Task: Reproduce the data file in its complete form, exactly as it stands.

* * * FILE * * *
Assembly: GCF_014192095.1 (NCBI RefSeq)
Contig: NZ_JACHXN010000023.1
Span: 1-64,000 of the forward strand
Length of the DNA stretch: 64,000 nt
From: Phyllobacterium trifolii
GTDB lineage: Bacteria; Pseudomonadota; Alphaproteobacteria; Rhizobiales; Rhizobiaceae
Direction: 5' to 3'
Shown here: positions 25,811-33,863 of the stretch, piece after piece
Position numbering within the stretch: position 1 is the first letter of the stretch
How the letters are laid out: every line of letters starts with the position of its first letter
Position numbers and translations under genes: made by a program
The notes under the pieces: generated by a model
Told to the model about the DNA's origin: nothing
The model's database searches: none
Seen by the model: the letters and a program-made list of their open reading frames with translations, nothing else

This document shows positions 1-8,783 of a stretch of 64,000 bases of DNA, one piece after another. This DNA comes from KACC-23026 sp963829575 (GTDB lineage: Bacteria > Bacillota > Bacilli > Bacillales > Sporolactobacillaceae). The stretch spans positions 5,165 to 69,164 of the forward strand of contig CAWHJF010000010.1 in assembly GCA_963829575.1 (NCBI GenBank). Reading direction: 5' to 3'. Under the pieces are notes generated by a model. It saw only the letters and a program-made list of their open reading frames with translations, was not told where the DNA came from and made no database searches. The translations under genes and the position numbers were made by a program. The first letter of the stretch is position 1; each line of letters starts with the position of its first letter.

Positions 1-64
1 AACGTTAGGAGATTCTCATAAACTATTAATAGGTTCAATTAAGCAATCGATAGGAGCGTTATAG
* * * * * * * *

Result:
Assembly: GCF_014192095.1 (NCBI RefSeq)
Contig: NZ_JACHXN010000023.1
Span: 1-64,000 of the forward strand
Length of the DNA stretch: 64,000 nt
From: Phyllobacterium trifolii
GTDB lineage: Bacteria; Pseudomonadota; Alphaproteobacteria; Rhizobiales; Rhizobiaceae
Direction: 5' to 3'
Shown here: positions 25,811-33,863 of the stretch, piece after piece
Position numbering within the stretch: position 1 is the first letter of the stretch
How the letters are laid out: every line of letters starts with the position of its first letter
Position numbers and translations under genes: made by a program
The notes under the pieces: generated by a model
Told to the model about the DNA's origin: nothing
The model's database searches: none
Seen by the model: the letters and a program-made list of their open reading frames with translations, nothing else

This document shows positions 1-8,783 of a stretch of 64,000 bases of DNA, one piece after another. This DNA comes from KACC-23026 sp963829575 (GTDB lineage: Bacteria > Bacillota > Bacilli > Bacillales > Sporolactobacillaceae). The stretch spans positions 5,165 to 69,164 of the forward strand of contig CAWHJF010000010.1 in assembly GCA_963829575.1 (NCBI GenBank). Reading direction: 5' to 3'. Under the pieces are notes generated by a model. It saw only the letters and a program-made list of their open reading frames with translations, was not told where the DNA came from and made no database searches. The translations under genes and the position numbers were made by a program. The first letter of the stretch is position 1; each line of letters starts with the position of its first letter.

Positions 1-64
1 AACGTTAGGAGATTCTCATAAACTATTAATAGGTTCAATTAAGCAATCGATAGGAGCGTTATAG